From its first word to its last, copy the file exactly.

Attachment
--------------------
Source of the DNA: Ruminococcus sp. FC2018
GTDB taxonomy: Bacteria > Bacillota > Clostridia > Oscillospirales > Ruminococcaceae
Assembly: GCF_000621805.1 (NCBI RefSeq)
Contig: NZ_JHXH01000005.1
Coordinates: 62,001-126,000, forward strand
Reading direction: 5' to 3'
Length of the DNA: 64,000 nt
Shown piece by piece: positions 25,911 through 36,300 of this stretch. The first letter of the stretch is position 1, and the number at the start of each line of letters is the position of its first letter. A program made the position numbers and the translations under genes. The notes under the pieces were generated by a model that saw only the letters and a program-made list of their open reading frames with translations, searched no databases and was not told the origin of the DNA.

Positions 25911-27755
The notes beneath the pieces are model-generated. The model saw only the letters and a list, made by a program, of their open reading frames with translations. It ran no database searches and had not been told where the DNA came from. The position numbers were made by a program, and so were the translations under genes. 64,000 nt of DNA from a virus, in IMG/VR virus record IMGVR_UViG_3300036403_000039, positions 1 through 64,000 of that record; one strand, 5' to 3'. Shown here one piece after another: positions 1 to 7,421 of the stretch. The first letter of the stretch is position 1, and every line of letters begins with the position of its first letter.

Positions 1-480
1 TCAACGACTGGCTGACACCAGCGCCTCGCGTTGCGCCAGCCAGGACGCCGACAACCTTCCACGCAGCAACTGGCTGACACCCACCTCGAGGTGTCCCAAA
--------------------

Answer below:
Source of the DNA: Ruminococcus sp. FC2018
GTDB taxonomy: Bacteria > Bacillota > Clostridia > Oscillospirales > Ruminococcaceae
Assembly: GCF_000621805.1 (NCBI RefSeq)
Contig: NZ_JHXH01000005.1
Coordinates: 62,001-126,000, forward strand
Reading direction: 5' to 3'
Length of the DNA: 64,000 nt
Shown piece by piece: positions 25,911 through 36,300 of this stretch. The first letter of the stretch is position 1, and the number at the start of each line of letters is the position of its first letter. A program made the position numbers and the translations under genes. The notes under the pieces were generated by a model that saw only the letters and a program-made list of their open reading frames with translations, searched no databases and was not told the origin of the DNA.

Positions 25911-27755
The notes beneath the pieces are model-generated. The model saw only the letters and a list, made by a program, of their open reading frames with translations. It ran no database searches and had not been told where the DNA came from. The position numbers were made by a program, and so were the translations under genes. 64,000 nt of DNA from a virus, in IMG/VR virus record IMGVR_UViG_3300036403_000039, positions 1 through 64,000 of that record; one strand, 5' to 3'. Shown here one piece after another: positions 1 to 7,421 of the stretch. The first letter of the stretch is position 1, and every line of letters begins with the position of its first letter.

Positions 1-480
1 TCAACGACTGGCTGACACCAGCGCCTCGCGTTGCGCCAGCCAGGACGCCGACAACCTTCCACGCAGCAACTGGCTGACACCCACCTCGAGGTGTCCCAAA